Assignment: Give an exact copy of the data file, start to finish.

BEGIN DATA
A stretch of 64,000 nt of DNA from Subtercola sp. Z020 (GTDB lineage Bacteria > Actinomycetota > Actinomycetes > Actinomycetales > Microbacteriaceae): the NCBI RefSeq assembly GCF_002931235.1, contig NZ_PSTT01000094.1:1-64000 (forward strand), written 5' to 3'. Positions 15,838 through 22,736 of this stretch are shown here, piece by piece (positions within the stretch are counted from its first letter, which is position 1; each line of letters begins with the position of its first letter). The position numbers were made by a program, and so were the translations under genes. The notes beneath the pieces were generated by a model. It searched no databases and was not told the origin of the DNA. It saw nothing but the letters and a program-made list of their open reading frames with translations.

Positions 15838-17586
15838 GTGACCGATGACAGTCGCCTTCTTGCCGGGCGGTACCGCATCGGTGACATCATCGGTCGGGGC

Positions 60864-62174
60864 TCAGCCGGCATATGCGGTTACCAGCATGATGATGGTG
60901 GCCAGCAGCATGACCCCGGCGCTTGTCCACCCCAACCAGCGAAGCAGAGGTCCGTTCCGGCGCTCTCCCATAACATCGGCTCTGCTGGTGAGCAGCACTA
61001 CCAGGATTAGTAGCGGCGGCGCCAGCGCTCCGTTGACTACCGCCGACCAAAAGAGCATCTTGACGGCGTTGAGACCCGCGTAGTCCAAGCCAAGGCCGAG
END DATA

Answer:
A stretch of 64,000 nt of DNA from Subtercola sp. Z020 (GTDB lineage Bacteria > Actinomycetota > Actinomycetes > Actinomycetales > Microbacteriaceae): the NCBI RefSeq assembly GCF_002931235.1, contig NZ_PSTT01000094.1:1-64000 (forward strand), written 5' to 3'. Positions 15,838 through 22,736 of this stretch are shown here, piece by piece (positions within the stretch are counted from its first letter, which is position 1; each line of letters begins with the position of its first letter). The position numbers were made by a program, and so were the translations under genes. The notes beneath the pieces were generated by a model. It searched no databases and was not told the origin of the DNA. It saw nothing but the letters and a program-made list of their open reading frames with translations.

Positions 15838-17586
15838 GTGACCGATGACAGTCGCCTTCTTGCCGGGCGGTACCGCATCGGTGACATCATCGGTCGGGGC

Positions 60864-62174
60864 TCAGCCGGCATATGCGGTTACCAGCATGATGATGGTG
60901 GCCAGCAGCATGACCCCGGCGCTTGTCCACCCCAACCAGCGAAGCAGAGGTCCGTTCCGGCGCTCTCCCATAACATCGGCTCTGCTGGTGAGCAGCACTA
61001 CCAGGATTAGTAGCGGCGGCGCCAGCGCTCCGTTGACTACCGCCGACCAAAAGAGCATCTTGACGGCGTTGAGACCCGCGTAGTCCAAGCCAAGGCCGAG